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GROSS DOMESTIC PRODUCT AND NATIONAL INCOME: Gross domestic product (GDP) is the total market value of all final goods and services produced within the political boundaries of an economy during a given period of time, usually a year. National income (NI) is the total income earned by the citizens of the national economy resulting from their ownership of resources used in the production of final goods and services during a given period of time, usually one year. While the vast majority of domestic production is undertaken by domestic factors of production (national income is about 80% of gross domestic product) key differences do exist. The six main differences between gross domestic product and national income are (1) capital consumption adjustment, (2) indirect business taxes, (3) business transfer payments, (4) net foreign factor income, (5) government subsidies, and (6) statistical discrepancy.

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EXTERNALITIES: Costs or benefits that are not included in the market price of a good because they are not included in the supply price or the demand price. Pollution is an example of an externality cost if producers aren't the ones who suffer from pollution damages. Education is an example of an externality benefit when members of society other than students benefit from a more educated population. Externality is one type of market failure that causes inefficiency.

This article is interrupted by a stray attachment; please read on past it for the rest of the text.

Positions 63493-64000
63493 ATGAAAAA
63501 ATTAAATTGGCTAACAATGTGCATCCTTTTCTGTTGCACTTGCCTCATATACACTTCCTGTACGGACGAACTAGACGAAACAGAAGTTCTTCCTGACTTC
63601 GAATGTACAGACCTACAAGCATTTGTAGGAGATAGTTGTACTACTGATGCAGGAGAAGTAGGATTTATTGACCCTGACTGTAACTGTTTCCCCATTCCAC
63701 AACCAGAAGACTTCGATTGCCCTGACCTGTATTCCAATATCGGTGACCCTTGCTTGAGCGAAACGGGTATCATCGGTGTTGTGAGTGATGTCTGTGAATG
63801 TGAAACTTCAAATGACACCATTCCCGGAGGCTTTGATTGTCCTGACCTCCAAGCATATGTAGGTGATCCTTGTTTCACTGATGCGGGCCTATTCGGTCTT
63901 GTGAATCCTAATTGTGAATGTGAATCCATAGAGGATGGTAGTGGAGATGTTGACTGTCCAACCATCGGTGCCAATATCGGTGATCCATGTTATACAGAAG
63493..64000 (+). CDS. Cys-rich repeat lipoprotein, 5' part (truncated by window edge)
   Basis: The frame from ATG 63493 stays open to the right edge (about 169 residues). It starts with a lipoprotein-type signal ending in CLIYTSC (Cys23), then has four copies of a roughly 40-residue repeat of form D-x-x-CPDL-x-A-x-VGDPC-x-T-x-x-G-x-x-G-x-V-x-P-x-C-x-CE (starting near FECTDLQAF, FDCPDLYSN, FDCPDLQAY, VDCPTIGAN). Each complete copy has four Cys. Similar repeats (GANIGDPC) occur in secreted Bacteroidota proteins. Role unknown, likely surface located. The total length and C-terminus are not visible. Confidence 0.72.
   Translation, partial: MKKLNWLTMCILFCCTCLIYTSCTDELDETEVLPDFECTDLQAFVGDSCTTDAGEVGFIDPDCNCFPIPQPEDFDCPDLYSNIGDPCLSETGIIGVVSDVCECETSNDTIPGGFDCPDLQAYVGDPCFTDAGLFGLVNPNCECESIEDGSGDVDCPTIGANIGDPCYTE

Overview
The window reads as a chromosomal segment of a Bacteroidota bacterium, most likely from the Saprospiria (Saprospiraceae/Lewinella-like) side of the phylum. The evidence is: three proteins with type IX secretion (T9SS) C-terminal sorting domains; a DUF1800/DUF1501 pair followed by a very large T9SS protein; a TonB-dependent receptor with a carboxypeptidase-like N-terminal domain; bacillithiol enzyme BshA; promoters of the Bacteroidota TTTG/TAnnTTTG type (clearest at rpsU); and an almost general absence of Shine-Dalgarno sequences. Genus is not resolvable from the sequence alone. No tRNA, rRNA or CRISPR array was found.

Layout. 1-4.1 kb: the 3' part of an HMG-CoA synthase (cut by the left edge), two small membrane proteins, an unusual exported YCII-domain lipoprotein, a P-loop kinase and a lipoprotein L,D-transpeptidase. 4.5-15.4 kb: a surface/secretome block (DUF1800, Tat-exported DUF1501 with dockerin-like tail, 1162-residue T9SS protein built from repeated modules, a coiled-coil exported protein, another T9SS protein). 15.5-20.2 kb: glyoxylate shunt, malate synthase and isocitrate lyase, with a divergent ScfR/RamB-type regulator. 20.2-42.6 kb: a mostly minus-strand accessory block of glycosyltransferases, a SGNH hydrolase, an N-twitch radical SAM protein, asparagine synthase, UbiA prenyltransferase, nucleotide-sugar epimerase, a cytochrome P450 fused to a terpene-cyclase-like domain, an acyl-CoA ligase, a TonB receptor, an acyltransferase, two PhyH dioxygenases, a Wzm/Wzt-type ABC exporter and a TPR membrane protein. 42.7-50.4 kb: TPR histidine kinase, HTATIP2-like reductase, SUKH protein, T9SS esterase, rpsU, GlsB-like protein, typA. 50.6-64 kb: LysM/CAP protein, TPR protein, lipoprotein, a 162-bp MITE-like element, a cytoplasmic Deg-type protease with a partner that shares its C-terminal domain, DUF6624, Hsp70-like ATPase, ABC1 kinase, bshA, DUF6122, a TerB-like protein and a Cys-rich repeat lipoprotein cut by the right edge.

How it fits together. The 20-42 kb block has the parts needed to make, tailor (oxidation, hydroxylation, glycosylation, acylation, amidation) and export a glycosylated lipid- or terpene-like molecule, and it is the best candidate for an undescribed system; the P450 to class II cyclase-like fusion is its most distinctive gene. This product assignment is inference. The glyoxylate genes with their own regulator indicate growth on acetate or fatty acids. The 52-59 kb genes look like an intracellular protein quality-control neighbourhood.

See also | opportunity cost | market | supply price | demand price | market failure | efficiency | pollution | materials balance | good types | Pigouvian tax | Coase theorem |


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INVESTMENT EXPENDITURES

Expenditures made by the business sector on final goods and services, or gross domestic product, especially the purchase of productive capital goods. Investment expenditures play a central role in macroeconomic activity affecting both short-run business cycles and long-run economic growth. These expenditures reflect the general act of investment involving foregoing current satisfaction to produce capital goods and are officially measured by gross private domestic investment. These are one of four expenditures on gross domestic product. The other three are consumption expenditures, government purchases, and net exports.

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Today, you are likely to spend a great deal of time calling an endless list of 800 numbers trying to buy either a package of blank rewritable CDs or yellow cotton balls. Be on the lookout for cardboard boxes.
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Woodrow Wilson's portrait adorned the $100,000 bill that was removed from circulation in 1929. Woodrow Wilson was removed from circulation in 1924.
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